Melanoma

Three hits to fight lung cancer

Although the most common type of lung cancer - non-small cell lung cancer (NSCLC) - has recently seen major treatment advances in some genetic subtypes, other subtypes continue to evade effective treatment. (New therapies ...

Jan 01, 2016
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Lung inflammation contributes to metastasis

Pre-existing inflammation in the lungs may increase the risk that cancers beginning elsewhere will spread to that organ, according to new research from Weill Cornell Medicine.

Dec 15, 2015
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Team uncovers hard-to-detect cancer mutations

New research shows that current approaches to genome analysis systematically miss detecting a certain type of complex mutation in cancer patients' tumors. Further, a significant percentage of these complex mutations are found ...

Dec 14, 2015
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Melanoma i/ˌmɛləˈnoʊmə/ (from Greek μέλας - melas, "dark") is a malignant tumor of melanocytes. Melanocytes are cells that produce the dark pigment, melanin, which is responsible for the color of skin. They predominantly occur in skin, but are also found in other parts of the body, including the bowel and the eye (see uveal melanoma). Melanoma can occur in any part of the body that contains melanocytes.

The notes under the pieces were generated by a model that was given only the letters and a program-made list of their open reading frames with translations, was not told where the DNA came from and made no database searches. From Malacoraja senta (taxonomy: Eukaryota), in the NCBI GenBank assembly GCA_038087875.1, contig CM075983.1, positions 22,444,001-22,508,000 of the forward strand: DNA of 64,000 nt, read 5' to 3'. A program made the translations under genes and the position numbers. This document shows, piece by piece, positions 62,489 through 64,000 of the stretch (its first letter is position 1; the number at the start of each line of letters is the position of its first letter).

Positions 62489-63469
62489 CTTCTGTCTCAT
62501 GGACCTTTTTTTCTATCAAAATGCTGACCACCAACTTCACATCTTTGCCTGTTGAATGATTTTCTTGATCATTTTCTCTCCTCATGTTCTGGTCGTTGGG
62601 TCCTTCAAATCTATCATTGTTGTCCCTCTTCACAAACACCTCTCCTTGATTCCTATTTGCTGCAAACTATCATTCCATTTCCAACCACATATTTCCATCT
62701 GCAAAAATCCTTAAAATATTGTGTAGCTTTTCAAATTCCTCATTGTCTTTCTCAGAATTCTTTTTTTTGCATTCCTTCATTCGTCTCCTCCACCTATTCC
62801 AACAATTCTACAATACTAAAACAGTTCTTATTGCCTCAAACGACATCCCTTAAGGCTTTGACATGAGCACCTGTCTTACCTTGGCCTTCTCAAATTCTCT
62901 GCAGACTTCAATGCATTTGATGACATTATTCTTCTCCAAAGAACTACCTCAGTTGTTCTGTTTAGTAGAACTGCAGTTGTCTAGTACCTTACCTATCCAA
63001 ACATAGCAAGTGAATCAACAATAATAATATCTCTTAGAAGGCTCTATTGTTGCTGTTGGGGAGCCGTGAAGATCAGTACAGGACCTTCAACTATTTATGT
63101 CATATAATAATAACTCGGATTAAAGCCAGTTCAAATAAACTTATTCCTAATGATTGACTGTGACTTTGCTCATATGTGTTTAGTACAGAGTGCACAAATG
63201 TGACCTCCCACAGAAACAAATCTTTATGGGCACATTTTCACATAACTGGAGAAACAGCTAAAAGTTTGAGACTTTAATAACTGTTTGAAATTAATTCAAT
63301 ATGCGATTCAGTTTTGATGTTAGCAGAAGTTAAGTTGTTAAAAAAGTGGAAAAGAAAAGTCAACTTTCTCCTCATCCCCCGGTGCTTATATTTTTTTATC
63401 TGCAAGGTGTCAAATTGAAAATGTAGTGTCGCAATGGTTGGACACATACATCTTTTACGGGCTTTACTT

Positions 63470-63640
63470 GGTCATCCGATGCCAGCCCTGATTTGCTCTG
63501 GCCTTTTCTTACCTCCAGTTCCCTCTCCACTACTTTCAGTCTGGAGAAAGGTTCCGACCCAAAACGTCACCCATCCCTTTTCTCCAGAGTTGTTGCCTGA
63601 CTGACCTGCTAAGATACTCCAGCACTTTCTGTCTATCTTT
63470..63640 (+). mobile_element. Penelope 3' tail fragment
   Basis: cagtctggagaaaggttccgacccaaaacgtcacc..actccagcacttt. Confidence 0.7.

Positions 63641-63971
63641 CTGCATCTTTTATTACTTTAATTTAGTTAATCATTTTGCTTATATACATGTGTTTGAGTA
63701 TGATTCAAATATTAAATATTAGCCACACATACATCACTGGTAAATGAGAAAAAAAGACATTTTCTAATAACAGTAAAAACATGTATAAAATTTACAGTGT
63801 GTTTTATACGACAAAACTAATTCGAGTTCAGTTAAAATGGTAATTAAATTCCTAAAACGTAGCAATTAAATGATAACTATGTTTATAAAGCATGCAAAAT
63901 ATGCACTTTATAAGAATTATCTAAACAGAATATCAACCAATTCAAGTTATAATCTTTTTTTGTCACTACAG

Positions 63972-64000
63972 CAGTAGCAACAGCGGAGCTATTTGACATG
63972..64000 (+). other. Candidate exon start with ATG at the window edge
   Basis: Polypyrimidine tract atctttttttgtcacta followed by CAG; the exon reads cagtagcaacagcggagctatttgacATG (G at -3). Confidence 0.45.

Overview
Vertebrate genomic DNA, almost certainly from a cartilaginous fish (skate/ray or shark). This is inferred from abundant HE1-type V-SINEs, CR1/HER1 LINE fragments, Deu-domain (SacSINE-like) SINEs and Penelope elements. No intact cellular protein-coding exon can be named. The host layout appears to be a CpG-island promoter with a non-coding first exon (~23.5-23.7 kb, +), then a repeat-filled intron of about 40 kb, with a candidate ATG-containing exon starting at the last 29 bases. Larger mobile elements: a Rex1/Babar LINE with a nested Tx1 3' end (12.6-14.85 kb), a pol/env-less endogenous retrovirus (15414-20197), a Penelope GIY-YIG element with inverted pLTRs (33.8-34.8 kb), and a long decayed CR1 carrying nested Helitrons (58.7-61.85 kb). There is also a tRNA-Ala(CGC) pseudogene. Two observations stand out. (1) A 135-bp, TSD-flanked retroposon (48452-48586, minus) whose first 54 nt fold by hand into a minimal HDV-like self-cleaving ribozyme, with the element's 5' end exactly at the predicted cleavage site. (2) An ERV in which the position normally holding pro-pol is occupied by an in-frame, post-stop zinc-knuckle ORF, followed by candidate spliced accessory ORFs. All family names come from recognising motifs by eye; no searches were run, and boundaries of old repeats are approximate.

Melanoma is less common than other skin cancers. However, it is much more dangerous and causes the majority (75%) of deaths related to skin cancer. Worldwide, doctors diagnose about 160,000 new cases of melanoma yearly. The diagnosis is more frequent in women than in men and is particularly common among Caucasians living in sunny climates, with high rates of incidence in Australia, New Zealand, North America, Latin America, and northern Europe. According to a WHO report, about 48,000 melanoma related deaths occur worldwide per year.

The treatment includes surgical removal of the tumor, adjuvant treatment, chemo- and immunotherapy, or radiation therapy. The chance of a cure is greatest when the tumor is discovered while it is still small and thin, and can be entirely removed surgically.

This text uses material from Wikipedia licensed under CC BY-SA

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